Scientists at the University of Leicester hope a major breakthrough in the fight against Alzheimer's and cancer may also lead to the development of a new painkiller, using a toxin produced by a sea snail.
Scientists at the University of Leicester have made a "breakthrough" in the fight against Alzheimer's and cancer, which they have described as "the stuff of dreams."
Researchers have developed a new way to make "designer proteins" that can be used to make more effective drugs with fewer side effects.
The advance is announced by the Jamieson Research Group in the Department of Chemistry at the University of Leicester.
Their work, funded by the Engineering and Physical Sciences Research Council (EPSRC), is published in the Royal Society of Chemistry journal Organic and Biomolecular Chemistry.
Research by the Alzheimer's Society shows that 750,000 people in the UK have a form of Dementia and that more than half of those suffer with Alzheimer's disease.
Stats from 'Mapping the Dementia Gap' show thousands in Nottingham will be affected by the illness.
Number of people currently living with dementia / expected to have dementia by 2021:
- Nottingham City: 2,631 / 2,874
- Nottinghamshire: 8,625 / 11,768
In just fifteen years, it is projected that over a million people will be living with Dementia nationwide, with this figure set to soar to 1.7million by 2051.
A cure for Alzheimer's disease could be a step closer after scientists in Leicester revealed they have discovered a chemical which reverses brain degeneration in mice.
The work by the Medical Research Council based in Leicester is the first time brain damage caused by diseases like Alzheimer's and Parkinsons has been reversed.
Prof Anne Willis from the Medical Research Council explains how the treatment has restored brain cells to mice.
A charity has given a cautious welcome to the development of a 'promising' potential treatment for degenerative brain diseases, developed by a team at the University of Leicester.
An expert from the Alzheimer's Society said while the possibilities were exciting, there is still a "long way" to go before a drug suitable for use by humans will be produced.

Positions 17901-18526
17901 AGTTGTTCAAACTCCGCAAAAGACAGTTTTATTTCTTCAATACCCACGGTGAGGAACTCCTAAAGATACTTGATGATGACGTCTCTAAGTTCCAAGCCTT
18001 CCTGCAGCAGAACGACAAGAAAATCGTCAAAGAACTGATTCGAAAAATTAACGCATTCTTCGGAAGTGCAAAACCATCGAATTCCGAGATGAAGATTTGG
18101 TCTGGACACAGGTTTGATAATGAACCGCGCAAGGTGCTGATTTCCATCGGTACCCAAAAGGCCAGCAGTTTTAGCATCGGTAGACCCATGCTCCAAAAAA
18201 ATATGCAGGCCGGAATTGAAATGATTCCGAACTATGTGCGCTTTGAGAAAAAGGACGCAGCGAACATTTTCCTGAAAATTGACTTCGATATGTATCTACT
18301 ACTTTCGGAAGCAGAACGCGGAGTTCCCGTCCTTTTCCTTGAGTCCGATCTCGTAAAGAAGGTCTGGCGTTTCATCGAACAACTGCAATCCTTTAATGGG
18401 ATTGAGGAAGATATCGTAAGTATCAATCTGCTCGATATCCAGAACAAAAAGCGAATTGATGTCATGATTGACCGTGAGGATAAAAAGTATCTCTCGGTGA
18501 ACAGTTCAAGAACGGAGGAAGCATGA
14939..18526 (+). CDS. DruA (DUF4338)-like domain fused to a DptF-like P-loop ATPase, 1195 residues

An experimental drug shown to help treat degenerative diseases such as Alzeimer's and Parkinson's by preventing the death of brain neurons will be seen as a 'turning point' in medical history, experts claim.
The study, by the Medical Research Council's toxicology unit at the University of Leicester, saw the drug injected into the stomachs of mice to "flip" a cellular switch from 'off' to 'on', preventing the neurons from dying.
The findings have been welcomed by other experts in the field.
A landmark study by experts at the University of Leicester has raised the prospect of a pill that can treat brain diseases such as Alzheimer's by halting the death of neurons.
The research, performed on sick mice, is at a very early stage and currently the compound has "harmful" side effects, but experts say it provides the "real possibility" of developing a medicine in future.
It could be a decade or more before any such medicine suitable for human patients is developed.
Police in Birmingham are appealing for the public's help in their efforts to search for pensioner, Mary Trainor.
The 73-year-old left her son's home on Sheepcote Street in the city centre at around 9am today. She was unaccompanied and has not been seen since.
She was reported missing to police at around 12pm.
Mary, who has Alzheimer's, requires regular medication which she does not have with her.
She is described as white, slim and around 5'3" tall. She had grey shoulder length hair, blue eyes and speaks with a northern Irish accent.
At the time of her disappearance, she was believed to be wearing black trousers, black shoes and a white t-shirt with a blue pattern on the front.
She was carrying two handbags; one purple and one beige.
She has no mobile phone to call any friends or relatives to tell them where she is. She also does not have her bus pass with her.
Mary has been missing once before in 2010 and was found 15 hours later.
A report by Alzheimer's Society has found that two in three people in the Midlands would be scared about going into a care home.
The report, Low Expectations, found that pessimism regarding life in care homes is leading people to settle for less.
The charity is calling on the government to do more to ensure minimum standards and more effective regulations are put in place.